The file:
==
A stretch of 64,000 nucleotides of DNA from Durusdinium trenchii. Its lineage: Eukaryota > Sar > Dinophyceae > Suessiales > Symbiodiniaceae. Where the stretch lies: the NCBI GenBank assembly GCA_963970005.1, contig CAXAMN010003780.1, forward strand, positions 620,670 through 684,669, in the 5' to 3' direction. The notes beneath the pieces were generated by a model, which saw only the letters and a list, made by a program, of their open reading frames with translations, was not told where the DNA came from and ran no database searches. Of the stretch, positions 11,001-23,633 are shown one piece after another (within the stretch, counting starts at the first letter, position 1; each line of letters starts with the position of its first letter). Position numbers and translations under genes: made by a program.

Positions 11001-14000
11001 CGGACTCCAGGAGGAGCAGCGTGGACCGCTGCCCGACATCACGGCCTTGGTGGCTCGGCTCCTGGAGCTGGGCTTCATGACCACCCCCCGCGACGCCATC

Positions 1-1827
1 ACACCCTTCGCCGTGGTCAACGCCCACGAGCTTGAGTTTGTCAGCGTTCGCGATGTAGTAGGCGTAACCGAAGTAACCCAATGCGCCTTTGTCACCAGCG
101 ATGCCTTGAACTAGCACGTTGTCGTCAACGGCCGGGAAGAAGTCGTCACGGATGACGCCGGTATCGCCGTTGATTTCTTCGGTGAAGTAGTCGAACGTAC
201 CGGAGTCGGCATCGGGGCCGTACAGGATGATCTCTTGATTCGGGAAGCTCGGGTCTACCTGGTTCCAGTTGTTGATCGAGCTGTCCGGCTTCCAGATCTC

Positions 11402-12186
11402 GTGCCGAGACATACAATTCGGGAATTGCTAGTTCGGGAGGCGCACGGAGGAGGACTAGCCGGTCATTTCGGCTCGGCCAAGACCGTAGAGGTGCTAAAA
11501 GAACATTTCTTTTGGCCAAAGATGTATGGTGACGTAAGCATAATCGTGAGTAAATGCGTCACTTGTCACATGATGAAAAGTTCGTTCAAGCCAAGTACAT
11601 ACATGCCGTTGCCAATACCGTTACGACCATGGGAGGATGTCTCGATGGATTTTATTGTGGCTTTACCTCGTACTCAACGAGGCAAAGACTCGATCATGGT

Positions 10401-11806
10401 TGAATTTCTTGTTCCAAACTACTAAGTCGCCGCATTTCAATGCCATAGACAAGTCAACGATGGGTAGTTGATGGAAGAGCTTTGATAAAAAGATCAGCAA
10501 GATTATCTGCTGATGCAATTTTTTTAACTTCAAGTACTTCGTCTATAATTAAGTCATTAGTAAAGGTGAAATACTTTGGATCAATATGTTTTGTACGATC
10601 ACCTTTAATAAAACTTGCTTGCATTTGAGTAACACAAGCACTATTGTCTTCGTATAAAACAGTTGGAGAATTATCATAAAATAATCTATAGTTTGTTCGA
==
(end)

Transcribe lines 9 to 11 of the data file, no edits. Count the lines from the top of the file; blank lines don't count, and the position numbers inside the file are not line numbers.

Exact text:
11402 GTGCCGAGACATACAATTCGGGAATTGCTAGTTCGGGAGGCGCACGGAGGAGGACTAGCCGGTCATTTCGGCTCGGCCAAGACCGTAGAGGTGCTAAAA
11501 GAACATTTCTTTTGGCCAAAGATGTATGGTGACGTAAGCATAATCGTGAGTAAATGCGTCACTTGTCACATGATGAAAAGTTCGTTCAAGCCAAGTACAT
11601 ACATGCCGTTGCCAATACCGTTACGACCATGGGAGGATGTCTCGATGGATTTTATTGTGGCTTTACCTCGTACTCAACGAGGCAAAGACTCGATCATGGT